Thursday, September 29, 2016

‘Undermajordomo Minor’ by Patrick deWitt

29 September 2016

Patrick deWitt’s novel ‘The Sisters Brothers’ (reviewed here in October 2015) is a quirky Western that draws on a wide range of influences. I have just finished reading his latest book ‘Undermajordomo Minor’, a strange fairytale set in a medieval middle-European country which also seems to combine a rich variety of literary sources. This is a novel which feels allegorical with its many unnamed characters (The Baron and The Baroness, The Count and the The Countess etc) and relishes its folk tale clichés. It’s a very dark fairytale with plenty of sex and violence but with an old fashioned politeness of language. The Ruritanian setting reminded me of Wes Anderson’s film ‘The Grand Budapest Hotel’, itself inspired by the short stories of Stefan Zweig. ‘Undermajordomo Minor’ is a distinctly odd but incredibly engaging and funny book. I found it hard to work out what it is really about but very much enjoyed reading it.



29 September 2016

We had a wonderful holiday in Kitzbuhel in the Austrian Tyrol last week – surely one of the most beautiful places in the world. We stayed in an amazing hotel on a hill overlooking the town. Our room was in a 400-year-old castle while the modern part of the hotel included a 46m swimming pool on the top floor with stunning panoramic views of the valley. We arrived in heavy rain but after the first day we hardly had any more showers and the week just got sunnier and sunnier. I can highly recommend visiting the Austrian ski resorts in the summer: the cable cars take you quickly up the mountains where there are extensive networks of well-marked paths. We did lots of walking with the most incredible views: you really feel part of a vast three-dimensional landscape. We walked on the Kitzbuheler Horn mountain and on the Hahnenkamm – site of the famous downhill ski race. We also walked along the valley to the pretty town of St Johann. Kitzbuhel itself is a fairytale town of brightly painted buildings and cobbled streets. It’s a beautiful place: you can see a selection of my photos at:


Friday, September 16, 2016

‘Suku: Your Life is Your Poem’ by Nils Kercher

16 September 2016

Nils Kercher is a classically trained musician from Germany who has developed a keen interest in West African music. Having studied the kora with Djelimady Sissoko, Kercher has created an album of beautifully gentle music called ‘Suku: Your Life is Your Poem’. He blends traditional West African, instruments including kora, ngoni and balafon, with violin, viola and ‘cello, acoustic guitar and vocals. Many of the tracks have a repetitive, pulsing quality that suggests the minimalist contemporary classical music of Michael Nyman, Philip Glass or Steve Reich. But ‘Suku’ also reinforces the case made by Toumani Diabaté in his 2008 album, 'The Mandé Variations' (reviewed here in May 2008), for Malian griot music to be considered 'African classical music' – equivalent to Western or Indian classical music. And I was particularly reminded of the Malian singer Rokia Traoré’s wonderful 2003 album ‘Bowmboi’ which includes two amazing tracks with the Kronos string quartet. ‘Suku’ features musicians from Mali, Senegal, Martinique, Finland and Australia – but it is firmly focussed on West Africa and has a quiet, restrained beauty.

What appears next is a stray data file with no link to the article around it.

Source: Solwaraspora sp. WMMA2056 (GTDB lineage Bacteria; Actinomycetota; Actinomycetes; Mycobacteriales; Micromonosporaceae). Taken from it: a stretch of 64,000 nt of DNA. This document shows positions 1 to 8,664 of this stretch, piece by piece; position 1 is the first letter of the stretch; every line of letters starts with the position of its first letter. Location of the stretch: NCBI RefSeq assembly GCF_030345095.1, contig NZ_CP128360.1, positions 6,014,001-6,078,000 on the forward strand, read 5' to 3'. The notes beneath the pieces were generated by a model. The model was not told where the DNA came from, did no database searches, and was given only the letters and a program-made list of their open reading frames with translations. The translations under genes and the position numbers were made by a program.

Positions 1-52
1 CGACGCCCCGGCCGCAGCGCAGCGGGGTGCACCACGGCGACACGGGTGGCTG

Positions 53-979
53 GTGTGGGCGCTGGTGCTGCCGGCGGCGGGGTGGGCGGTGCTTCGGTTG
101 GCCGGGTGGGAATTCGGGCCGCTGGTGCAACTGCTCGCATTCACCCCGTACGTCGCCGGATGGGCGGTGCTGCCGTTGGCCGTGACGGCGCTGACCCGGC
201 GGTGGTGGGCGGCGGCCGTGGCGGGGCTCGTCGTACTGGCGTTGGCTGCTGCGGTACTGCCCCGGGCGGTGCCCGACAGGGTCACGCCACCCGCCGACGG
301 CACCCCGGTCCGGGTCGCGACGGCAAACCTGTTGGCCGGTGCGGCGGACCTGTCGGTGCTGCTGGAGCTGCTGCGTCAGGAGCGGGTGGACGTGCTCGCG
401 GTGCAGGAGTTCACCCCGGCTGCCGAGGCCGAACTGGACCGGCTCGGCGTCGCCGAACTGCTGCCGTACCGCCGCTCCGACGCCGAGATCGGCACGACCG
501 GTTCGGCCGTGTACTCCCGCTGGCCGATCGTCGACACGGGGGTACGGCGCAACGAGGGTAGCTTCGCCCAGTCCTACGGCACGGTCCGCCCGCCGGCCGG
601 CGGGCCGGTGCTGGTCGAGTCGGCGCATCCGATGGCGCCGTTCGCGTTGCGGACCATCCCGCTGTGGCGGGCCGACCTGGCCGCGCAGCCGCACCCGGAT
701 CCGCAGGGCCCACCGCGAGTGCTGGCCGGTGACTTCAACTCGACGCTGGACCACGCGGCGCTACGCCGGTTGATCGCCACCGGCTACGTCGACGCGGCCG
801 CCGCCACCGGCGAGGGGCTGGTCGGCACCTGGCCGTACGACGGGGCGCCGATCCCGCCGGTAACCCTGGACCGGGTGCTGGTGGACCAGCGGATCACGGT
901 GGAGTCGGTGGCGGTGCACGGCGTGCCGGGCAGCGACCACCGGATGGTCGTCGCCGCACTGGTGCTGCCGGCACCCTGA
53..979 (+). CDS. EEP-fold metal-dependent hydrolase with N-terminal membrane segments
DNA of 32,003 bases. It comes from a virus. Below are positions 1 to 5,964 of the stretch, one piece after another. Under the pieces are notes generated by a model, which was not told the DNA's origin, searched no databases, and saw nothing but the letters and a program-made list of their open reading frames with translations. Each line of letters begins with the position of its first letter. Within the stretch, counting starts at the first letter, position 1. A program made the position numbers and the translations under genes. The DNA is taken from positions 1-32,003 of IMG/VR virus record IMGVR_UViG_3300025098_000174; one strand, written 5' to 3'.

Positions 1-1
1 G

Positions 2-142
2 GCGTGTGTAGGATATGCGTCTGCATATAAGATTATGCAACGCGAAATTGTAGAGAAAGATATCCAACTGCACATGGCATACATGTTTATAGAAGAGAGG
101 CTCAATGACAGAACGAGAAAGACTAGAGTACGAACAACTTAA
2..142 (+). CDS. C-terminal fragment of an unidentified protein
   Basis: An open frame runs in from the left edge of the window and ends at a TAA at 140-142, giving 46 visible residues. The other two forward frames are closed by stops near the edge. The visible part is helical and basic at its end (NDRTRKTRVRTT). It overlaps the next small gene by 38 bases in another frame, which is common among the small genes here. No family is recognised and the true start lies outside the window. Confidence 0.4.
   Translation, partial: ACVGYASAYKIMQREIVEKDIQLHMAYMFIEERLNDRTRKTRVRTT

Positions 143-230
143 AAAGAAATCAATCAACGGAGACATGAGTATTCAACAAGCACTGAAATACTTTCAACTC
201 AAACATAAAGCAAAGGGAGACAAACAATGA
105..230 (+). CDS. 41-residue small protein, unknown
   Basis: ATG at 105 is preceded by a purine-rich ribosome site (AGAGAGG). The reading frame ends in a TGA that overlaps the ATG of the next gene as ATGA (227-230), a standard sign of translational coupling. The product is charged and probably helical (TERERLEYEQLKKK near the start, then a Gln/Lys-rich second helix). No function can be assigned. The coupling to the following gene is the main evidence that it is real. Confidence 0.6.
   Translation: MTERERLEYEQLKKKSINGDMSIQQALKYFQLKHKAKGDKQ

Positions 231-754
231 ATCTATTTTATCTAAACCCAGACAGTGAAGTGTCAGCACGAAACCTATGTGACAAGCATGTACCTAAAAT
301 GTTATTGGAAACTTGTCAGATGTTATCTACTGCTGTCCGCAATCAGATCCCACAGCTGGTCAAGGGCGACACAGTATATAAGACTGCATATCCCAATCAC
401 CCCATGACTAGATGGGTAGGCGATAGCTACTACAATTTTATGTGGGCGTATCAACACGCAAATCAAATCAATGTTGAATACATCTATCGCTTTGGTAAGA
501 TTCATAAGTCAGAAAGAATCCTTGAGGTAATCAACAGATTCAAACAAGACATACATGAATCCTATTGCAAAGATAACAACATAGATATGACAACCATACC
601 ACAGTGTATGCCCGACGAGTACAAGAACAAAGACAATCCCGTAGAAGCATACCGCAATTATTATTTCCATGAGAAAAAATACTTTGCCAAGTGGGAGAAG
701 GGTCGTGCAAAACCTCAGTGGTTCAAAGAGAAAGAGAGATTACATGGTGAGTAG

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Thursday, September 08, 2016

'The Essex Serpent' by Sarah Perry

8 September 2016

The new, and much admired, novel by Sarah Perry, ‘The Essex Serpent’ (which I have just finished reading as an unabridged audio book narrated by Juanita McMahon) is set in London and Essex in the 1890s. Encompassing both the social problems of Victorian East London and the mysterious foggy world of the Essex marshes, the book naturally invites comparison with Dickens. Sarah Perry writes beautifully and her scene-setting descriptive overviews had much in common with ‘Bleak House’ (reviewed here in October 2007 when I noted Dickens’ “technique of 'floating' over the streets and buildings of the Inns of Court”). Perry’s prose is beautifully read by Juanita McMahon, becoming atmospherically poetic when read out loud. The setting of ‘The Essex Serpent’ also reminded me of 'Mr Mac and Me' by Esther Freud (reviewed here in May 2015) – another historic tale of an Eastern coastal community. ‘The Essex Serpent’ uses superstitious fears of the return of a terrifying winged serpent as the backdrop to a battle of ideas between science (represented by the amateur palaeontologist Cora Seaborne) and religion (represented by the rector of Aldwinter, William Ransome). These characters are joined by a pioneering surgeon, a social campaigner and a politician as the novel tackles a range of issues facing Victorian society. But I felt this novel of ideas seemed unsure what it’s real focus was. Like ‘Mr Mac and Me’ it was beautifully written but the pace was slow and I longed for more of a driving plot.